Swedish developer Image & Form, now rolled into the Thunderful Group family, has been long-established in the indie video game space with its eclectic and largely fantastic SteamWorld games. From tower defence to mining platformers, tactical strategy and card-based RPGs the studio has tackled a plethora of experiences within that one franchise. Now though, it’s breaking the two-dimensional SteamWorld shackles with a 3D adventure set in a brand-new world.
The Gunk sees interplanetary scavengers Rani and Becks, along with their trusty robot sidekick C-RT (or Curt), land on a presumed-uninhabited planet in search of resources. The group pretty quickly realises that all is not what it first seemed on the planet when they discover a mysterious toxic substance corrupting the landscape as well as the ruins of an ancient alien civilisation. The ensuing four-hour adventure takes Rani, as the game’s playable protagonist, deep into the planet’s reaches and eventually onto some startling discoveries.
As simple as it is, The Gunk’s narrative succeeds in imparting that sense of discovery at a pace that makes it easily digestible in a single sitting. Meanwhile, Rani and Becks’ relationship grounds everything as the pair discuss their history and attempt to keep each other on track over radio comms with Rani doing the bulk of the exploration. It all works incredibly well thanks to strong character writing and entertaining dialogue with Fiona Nova and Abigail Turner lending excellent voice work to Rani and Becks, respectively.
The Gunk’s core gameplay reflects this same simplicity and sense of discovery, as players take Rani through a handful of distinct zones where light, Zelda-like platforming and environmental puzzles are the main order of the day. That, and cleaning up the titular “Gunk” using a special tool mounted to an arm that Rani had lost on a previous job. Think Super Mario Sunshine if Mario was vacuuming up the nasty stuff instead of hosing it down, with each section of Gunk removed allowing a corrupted corner of the world to blossom back into its natural state to gorgeous effect.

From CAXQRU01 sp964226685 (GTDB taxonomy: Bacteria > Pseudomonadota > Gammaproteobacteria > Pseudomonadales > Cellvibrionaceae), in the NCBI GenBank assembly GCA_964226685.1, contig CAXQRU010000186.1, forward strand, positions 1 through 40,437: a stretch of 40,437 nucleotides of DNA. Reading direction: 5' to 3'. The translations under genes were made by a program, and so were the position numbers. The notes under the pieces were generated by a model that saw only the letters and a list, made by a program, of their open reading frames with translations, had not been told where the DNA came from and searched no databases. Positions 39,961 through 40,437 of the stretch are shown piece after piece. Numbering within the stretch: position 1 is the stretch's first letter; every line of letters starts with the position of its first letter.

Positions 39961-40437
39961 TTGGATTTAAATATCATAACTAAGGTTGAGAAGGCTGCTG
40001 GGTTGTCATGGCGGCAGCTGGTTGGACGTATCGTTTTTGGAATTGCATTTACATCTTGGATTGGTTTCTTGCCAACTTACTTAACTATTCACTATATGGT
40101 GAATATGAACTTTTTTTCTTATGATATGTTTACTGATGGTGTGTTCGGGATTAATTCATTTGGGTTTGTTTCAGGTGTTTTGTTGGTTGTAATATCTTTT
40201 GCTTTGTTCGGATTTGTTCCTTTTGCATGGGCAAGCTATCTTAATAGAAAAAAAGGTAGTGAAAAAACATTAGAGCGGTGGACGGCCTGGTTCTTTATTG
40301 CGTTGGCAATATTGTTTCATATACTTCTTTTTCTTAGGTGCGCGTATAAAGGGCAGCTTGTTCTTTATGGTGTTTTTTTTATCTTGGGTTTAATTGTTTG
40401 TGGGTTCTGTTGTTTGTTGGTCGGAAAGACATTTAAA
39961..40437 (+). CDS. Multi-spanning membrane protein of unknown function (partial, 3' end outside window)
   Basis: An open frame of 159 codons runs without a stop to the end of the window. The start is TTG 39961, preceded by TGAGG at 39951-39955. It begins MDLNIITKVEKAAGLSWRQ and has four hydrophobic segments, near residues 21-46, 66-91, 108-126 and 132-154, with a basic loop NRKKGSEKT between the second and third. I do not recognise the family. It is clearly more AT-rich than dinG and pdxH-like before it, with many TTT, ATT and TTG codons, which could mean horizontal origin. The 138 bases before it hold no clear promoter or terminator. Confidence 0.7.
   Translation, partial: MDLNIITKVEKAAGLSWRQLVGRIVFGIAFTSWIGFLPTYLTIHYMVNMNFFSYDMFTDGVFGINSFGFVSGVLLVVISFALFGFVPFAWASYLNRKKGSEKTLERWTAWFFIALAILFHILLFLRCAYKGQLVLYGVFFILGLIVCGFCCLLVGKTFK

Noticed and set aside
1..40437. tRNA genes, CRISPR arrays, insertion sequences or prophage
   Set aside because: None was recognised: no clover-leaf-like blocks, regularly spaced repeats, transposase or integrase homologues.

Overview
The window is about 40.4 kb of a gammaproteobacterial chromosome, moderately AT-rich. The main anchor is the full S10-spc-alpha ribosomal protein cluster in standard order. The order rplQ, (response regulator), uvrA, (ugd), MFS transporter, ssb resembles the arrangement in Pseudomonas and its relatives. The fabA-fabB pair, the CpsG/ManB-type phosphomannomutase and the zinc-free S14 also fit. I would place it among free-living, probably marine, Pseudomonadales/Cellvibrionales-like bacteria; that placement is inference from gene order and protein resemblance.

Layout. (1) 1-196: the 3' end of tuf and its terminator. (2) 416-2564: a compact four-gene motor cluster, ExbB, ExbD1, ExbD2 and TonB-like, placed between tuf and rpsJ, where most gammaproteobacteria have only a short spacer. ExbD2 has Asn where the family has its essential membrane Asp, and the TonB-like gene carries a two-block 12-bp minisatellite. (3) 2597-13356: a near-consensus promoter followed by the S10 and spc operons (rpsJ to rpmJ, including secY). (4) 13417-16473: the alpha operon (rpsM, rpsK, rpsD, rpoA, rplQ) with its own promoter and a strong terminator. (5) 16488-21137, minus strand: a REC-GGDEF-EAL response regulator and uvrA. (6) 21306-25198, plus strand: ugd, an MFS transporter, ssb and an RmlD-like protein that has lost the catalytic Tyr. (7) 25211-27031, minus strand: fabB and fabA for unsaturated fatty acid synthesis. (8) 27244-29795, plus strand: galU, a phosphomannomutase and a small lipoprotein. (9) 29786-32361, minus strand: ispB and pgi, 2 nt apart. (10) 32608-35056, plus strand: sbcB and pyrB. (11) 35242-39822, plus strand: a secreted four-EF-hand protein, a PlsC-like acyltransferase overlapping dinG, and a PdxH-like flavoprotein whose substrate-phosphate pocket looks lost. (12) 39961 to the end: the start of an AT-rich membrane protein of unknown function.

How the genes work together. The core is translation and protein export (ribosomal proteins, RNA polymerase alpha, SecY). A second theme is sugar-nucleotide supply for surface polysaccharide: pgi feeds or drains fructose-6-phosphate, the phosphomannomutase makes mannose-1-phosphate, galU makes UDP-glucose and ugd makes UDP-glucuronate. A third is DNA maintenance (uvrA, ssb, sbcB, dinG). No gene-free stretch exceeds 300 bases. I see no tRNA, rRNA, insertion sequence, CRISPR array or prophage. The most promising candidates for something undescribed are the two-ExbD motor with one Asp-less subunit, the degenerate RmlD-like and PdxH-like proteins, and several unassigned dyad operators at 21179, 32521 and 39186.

In fact one of the game’s best qualities is its bold visual style with a chunky, remarkably tangible look to the 3D visuals that’s seriously impressive for a studio rooted in 2D art. It’s oozing (literally) with personality and polished to perfection, especially on the Xbox Series X where it shines with a sharp and fluid presentation. The character animations perhaps don’t always match the energy of their VA work but that’s a tiny complaint in the scope of everything else.
The whole is definitely greater than the sum of each part in The Gunk, right down to its granular design. The puzzles tend to rely on a lot of simple, repeated concepts and the lite-RPG upgrade system barely has an impact on its direction, but when put together and paced as snappily as the game is it all works. To be truthful, the game’s straightforward nature makes it both the perfect afternoon palette cleanser as well as something accessible to audiences of all kinds. Even during the slightly-awkward combat sequences or large sections of janitorial busywork The Gunk feels good to play and to exist in, and that goes a long way.
The low barrier of entry, both in how much it asks of your attention and your wallet makes The Gunk a great example of the kind of experience that Game Pass lends itself well to – binge entertainment with minimal investment and satisfying payoff.
The Gunk won’t challenge your mind or your reflexes, but it’s a brisk and beautiful adventure that makes a compelling case for Game Pass and the power of removing the value argument. It’s a huge departure and a literal new dimension for the studio behind SteamWorld but a clear focus and intelligent reigning in of scope makes it a stellar 3D debut.
Reviewed on Xbox Series X // Review code supplied by publisher
- Image & Form Games
- Thunderful Publishing
- Xbox Series X|S / Xbox One / PC
- December 16, 2021